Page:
Take two aspirin. Maybe call in sick. Our boys in Orange had a perfect NFL Sunday in Colorado ruined by the scoreboard after being crushed 23-7 by Baltimore, consider our sweet officially stern. And nothing makes this city as serious as a Broncos hangover.
“Extremely disappointing,” said Denver security Justin Simmons. “We know how important it was. We knew what the stakes were.”
The Broncos ran to Empower Field at Mile High, all pumped and undefeated, ready to declare they were back as legitimate contenders after a five-year playoff drought. A little more than three hours later, the same player was seen disappointed and beaten up.
Speaking for All Broncos Country, offensive tackle Garrett Bowles said: “I’m furious.”
Looking sad and desperate as a kid who lost his teddy bear, quarterback Drew Locke took Denver back, where none of us ever wanted to go again, back to the bad, old days of 2020, when Football took a toll on everyone in town.
“I know being quarterback for this team is an overwhelming job,” said Locke, after a former starter was forced off the bench at halftime after a concussion forced Teddy Bridgewater out of the game. .
No teddy, no hope. He was this team’s bridge over turbulent waters. That was why optimistic fans were willing to believe that a 3-0 start against ill-fated NFL foes might actually be a reason to get excited.
When the volume is cranked up to 10, the passion of the bronchomaniacs can not only be heard, but can also be felt in the bones. As Baltimore’s Justin Tucker kicked off the biggest game for the franchise since Super Bowl 50, more than 74,000 cheering and stumping fans made such a beautiful noise that the stadium began to vibrate beneath their feet.
Then, on a 76-degree afternoon without a cloud in the Colorado sky, all the sunshine was gone. And when Bridgewater was injured, Spirit walked out of the stadium. Unless he recovered quickly, this loss would count more than the three wins Denver earned at the start of the season.
Although the Broncos scored first, taking a 7–0 lead in the second quarter on a three-yard touchdown throw from Bridgewater tormented Noah Feint, each time the veteran quarterback dropped back to pass, a sense of dread was created. The offensive line, missing wounded guards Dalton Risner and Graham Glasgow, could not keep Bridgewater safe from the relentless pressure applied by Baltimore’s defense.
Bridgewater stood tall and boldly endured the hits until he got smacked on his last pass attempt before halftime, slobbered out by Ravens linebacker Odafe Owe. The way Bridgewater descended the field was reminiscent of a shaken boxer looking for a neutral corner, hoping to save him by ending the bell round.
“I saw Teddy on the ground and he was not feeling well,” Boles said.
When the Broncos returned to the field after halftime, the team’s spiritual leader remained in the locker room. After being evaluated by medical personnel, Bridgewater was deemed unfit to play.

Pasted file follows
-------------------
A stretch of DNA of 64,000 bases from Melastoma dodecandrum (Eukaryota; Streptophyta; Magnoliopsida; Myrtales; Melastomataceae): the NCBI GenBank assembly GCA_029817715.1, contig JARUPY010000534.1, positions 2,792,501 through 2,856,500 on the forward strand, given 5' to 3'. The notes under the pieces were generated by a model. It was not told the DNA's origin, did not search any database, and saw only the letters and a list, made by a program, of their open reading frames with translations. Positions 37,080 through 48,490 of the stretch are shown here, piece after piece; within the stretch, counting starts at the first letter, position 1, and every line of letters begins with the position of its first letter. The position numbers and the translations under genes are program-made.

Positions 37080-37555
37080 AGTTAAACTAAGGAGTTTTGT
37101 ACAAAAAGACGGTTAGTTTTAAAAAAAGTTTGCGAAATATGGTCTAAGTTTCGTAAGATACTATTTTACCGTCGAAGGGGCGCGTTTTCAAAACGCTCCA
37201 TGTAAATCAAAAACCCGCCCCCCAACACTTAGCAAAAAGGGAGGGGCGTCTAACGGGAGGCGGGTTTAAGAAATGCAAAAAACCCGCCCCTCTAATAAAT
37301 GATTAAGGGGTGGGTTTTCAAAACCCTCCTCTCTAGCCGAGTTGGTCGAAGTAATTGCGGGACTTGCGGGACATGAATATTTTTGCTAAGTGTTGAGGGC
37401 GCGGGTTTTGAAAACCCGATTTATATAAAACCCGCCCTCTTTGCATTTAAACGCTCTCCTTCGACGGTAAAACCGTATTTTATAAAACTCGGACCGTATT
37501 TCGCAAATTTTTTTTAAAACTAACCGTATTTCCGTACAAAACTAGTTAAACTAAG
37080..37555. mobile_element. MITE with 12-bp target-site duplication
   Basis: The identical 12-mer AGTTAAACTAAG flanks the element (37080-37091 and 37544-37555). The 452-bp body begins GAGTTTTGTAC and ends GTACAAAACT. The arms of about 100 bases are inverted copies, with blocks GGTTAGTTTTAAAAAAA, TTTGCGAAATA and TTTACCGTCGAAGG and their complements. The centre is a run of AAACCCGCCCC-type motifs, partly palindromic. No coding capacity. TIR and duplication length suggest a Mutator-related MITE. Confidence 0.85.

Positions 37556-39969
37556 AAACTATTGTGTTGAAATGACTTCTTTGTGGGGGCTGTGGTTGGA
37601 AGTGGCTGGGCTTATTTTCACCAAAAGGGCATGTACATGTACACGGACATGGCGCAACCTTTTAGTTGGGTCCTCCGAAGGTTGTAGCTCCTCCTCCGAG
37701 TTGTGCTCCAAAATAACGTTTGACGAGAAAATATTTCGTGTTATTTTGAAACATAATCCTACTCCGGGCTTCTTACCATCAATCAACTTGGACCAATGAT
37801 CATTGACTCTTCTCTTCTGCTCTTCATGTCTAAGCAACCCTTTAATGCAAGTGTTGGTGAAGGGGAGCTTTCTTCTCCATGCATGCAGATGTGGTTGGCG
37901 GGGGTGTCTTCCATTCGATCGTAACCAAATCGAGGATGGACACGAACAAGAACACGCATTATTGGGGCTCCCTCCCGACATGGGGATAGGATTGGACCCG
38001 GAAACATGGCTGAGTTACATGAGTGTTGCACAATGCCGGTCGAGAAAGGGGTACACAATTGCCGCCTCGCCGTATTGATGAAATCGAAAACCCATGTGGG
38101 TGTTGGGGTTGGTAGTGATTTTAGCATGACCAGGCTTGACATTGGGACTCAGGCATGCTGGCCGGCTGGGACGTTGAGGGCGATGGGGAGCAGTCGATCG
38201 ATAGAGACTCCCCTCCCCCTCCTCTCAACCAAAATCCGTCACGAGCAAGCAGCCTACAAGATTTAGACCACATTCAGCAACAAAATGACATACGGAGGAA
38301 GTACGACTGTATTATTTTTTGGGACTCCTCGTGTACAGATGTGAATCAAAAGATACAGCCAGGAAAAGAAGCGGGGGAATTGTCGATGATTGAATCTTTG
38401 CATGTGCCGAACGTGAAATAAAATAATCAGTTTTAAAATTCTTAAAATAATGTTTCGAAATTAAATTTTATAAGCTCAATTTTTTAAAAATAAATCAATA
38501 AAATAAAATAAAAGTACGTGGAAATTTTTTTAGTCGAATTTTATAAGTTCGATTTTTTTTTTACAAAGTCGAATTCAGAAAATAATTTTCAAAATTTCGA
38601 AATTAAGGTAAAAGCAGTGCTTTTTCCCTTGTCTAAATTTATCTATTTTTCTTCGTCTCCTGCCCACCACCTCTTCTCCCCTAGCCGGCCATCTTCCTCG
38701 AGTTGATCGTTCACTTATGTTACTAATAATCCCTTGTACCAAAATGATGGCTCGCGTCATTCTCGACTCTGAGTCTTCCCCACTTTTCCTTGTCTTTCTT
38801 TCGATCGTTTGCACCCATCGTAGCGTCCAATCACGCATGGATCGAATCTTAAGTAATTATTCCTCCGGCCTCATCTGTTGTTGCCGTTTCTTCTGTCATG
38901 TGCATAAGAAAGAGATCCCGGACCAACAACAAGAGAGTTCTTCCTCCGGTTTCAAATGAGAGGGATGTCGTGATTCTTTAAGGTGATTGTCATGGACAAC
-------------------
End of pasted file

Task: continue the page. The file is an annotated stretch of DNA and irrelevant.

The wheels of the Broncos bandwagon fell.
“It got crappy,” Fant said.
When Locke entered Denver in the third quarter with 13 minutes, 21 seconds remaining, the crowd was too stunned to cheer, so the QB who had lost his job to Bridgewater during training camp erupted into an uneasy murmur of disbelief. was greeted with
For Locke, it was absolutely no vote of confidence by the orange-clad patrons. We have seen this film before. Playing fast and furious, Locke only knows how to play at one speed: reckless.
Locke dodges the football and later apologizes. Case in point: Denver trails 17-7, but with plenty of time to return in the second half, receiver Cortland Sutton blew the top off Baltimore’s defense, breaking open ground 40 yards away.
A sensible quarterback would have recognized the situation immediately, put a little air under the football and celebrated a touchdown. Lock? He held back like a young man trying to impress his date by knocking on all the jugs of milk in the middle of the state fair, and stacked an impromptu fastball 10 feet ahead of Sutton’s outstretched arms.
“I have to give him a chance to catch the football,” said Locke, who completed less than 60% of his 21 passes for 113 yards. He also threw a mindless interception, providing yet another sinister sense of deja vu from 2020. His QB rating was 52.3, a failing grade, even with a first-team offense during practice without the benefit of working for backup.
“We can’t,” said Broncos coach Vic Fangio, “have a hangover from this game.”
Speak for yourself, Uncle Vic.
The mourning following the Broncos’ defeat in a big game is enough to make even a dying fan hide under the covers and wonder if this team will ever be worthy of Super Bowl dreams again.